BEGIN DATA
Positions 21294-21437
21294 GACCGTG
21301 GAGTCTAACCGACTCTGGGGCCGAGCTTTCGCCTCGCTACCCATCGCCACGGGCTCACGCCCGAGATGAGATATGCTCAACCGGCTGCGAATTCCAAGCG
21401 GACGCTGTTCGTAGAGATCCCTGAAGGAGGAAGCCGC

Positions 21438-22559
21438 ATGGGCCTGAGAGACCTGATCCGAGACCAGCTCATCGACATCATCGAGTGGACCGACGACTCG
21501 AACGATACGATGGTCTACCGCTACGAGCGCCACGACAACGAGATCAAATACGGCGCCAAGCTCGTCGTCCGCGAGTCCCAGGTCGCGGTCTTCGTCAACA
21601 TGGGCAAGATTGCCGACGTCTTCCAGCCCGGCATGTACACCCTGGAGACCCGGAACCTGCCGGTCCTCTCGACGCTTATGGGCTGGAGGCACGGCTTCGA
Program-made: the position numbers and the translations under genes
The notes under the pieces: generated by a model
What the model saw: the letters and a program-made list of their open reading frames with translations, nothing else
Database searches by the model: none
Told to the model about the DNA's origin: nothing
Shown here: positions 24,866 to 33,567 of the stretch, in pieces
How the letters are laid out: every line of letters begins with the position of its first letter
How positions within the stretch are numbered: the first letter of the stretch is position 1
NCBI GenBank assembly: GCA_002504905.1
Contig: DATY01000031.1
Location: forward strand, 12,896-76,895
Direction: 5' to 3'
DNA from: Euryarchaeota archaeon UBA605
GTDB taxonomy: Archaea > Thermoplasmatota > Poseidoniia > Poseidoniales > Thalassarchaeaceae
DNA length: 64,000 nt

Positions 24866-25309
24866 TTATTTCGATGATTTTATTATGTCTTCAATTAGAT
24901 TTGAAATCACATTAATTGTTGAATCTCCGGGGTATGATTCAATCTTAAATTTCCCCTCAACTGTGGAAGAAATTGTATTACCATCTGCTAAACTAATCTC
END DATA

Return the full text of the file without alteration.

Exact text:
Positions 21294-21437
21294 GACCGTG
21301 GAGTCTAACCGACTCTGGGGCCGAGCTTTCGCCTCGCTACCCATCGCCACGGGCTCACGCCCGAGATGAGATATGCTCAACCGGCTGCGAATTCCAAGCG
21401 GACGCTGTTCGTAGAGATCCCTGAAGGAGGAAGCCGC

Positions 21438-22559
21438 ATGGGCCTGAGAGACCTGATCCGAGACCAGCTCATCGACATCATCGAGTGGACCGACGACTCG
21501 AACGATACGATGGTCTACCGCTACGAGCGCCACGACAACGAGATCAAATACGGCGCCAAGCTCGTCGTCCGCGAGTCCCAGGTCGCGGTCTTCGTCAACA
21601 TGGGCAAGATTGCCGACGTCTTCCAGCCCGGCATGTACACCCTGGAGACCCGGAACCTGCCGGTCCTCTCGACGCTTATGGGCTGGAGGCACGGCTTCGA
Program-made: the position numbers and the translations under genes
The notes under the pieces: generated by a model
What the model saw: the letters and a program-made list of their open reading frames with translations, nothing else
Database searches by the model: none
Told to the model about the DNA's origin: nothing
Shown here: positions 24,866 to 33,567 of the stretch, in pieces
How the letters are laid out: every line of letters begins with the position of its first letter
How positions within the stretch are numbered: the first letter of the stretch is position 1
NCBI GenBank assembly: GCA_002504905.1
Contig: DATY01000031.1
Location: forward strand, 12,896-76,895
Direction: 5' to 3'
DNA from: Euryarchaeota archaeon UBA605
GTDB taxonomy: Archaea > Thermoplasmatota > Poseidoniia > Poseidoniales > Thalassarchaeaceae
DNA length: 64,000 nt

Positions 24866-25309
24866 TTATTTCGATGATTTTATTATGTCTTCAATTAGAT
24901 TTGAAATCACATTAATTGTTGAATCTCCGGGGTATGATTCAATCTTAAATTTCCCCTCAACTGTGGAAGAAATTGTATTACCATCTGCTAAACTAATCTC